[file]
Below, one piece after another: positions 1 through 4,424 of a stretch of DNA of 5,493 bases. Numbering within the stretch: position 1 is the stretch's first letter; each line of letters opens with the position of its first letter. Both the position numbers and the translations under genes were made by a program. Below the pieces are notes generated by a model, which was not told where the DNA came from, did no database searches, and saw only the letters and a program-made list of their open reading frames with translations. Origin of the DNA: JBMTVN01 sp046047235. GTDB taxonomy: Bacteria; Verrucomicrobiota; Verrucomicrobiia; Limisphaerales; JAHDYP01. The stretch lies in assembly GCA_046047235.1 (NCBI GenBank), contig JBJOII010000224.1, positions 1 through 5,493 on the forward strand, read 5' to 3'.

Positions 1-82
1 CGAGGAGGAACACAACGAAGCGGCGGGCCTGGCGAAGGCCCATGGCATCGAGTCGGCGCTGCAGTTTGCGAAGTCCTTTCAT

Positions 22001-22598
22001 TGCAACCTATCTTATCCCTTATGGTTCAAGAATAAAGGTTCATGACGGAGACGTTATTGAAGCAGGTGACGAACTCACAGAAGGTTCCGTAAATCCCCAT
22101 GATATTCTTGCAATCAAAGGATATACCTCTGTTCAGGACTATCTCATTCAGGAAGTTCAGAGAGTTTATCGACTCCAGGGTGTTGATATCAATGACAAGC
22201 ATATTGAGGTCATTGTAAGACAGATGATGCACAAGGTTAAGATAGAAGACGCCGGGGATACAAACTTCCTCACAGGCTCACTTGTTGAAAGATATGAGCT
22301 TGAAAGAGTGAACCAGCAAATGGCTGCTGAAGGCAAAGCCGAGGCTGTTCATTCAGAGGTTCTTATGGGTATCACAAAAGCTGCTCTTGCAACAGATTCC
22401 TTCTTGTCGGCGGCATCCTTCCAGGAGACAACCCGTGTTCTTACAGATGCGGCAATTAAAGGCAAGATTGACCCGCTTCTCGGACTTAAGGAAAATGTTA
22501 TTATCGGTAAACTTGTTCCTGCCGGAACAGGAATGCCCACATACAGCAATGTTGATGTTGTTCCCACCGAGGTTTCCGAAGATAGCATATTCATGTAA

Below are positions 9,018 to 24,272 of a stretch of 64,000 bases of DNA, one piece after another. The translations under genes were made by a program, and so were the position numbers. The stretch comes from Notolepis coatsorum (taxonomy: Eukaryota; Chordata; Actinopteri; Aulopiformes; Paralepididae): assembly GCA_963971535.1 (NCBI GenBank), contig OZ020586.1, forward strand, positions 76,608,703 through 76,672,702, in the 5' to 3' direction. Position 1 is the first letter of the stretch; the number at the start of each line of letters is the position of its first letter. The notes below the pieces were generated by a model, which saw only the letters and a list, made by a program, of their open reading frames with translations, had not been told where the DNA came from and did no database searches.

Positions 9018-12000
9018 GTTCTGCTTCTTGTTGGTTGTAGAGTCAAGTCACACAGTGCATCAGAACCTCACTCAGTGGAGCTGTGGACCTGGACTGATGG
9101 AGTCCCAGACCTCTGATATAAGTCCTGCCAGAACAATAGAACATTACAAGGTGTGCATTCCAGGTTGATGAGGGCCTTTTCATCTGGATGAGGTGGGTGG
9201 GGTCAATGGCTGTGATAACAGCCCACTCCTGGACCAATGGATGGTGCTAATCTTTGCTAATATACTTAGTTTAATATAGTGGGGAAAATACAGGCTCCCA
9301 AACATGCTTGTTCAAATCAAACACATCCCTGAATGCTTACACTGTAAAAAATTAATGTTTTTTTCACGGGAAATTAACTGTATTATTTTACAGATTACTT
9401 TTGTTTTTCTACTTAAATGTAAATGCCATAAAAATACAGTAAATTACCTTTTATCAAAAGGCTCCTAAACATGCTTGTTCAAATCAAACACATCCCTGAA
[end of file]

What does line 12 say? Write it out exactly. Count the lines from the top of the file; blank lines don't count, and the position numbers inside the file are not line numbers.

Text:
Positions 9018-12000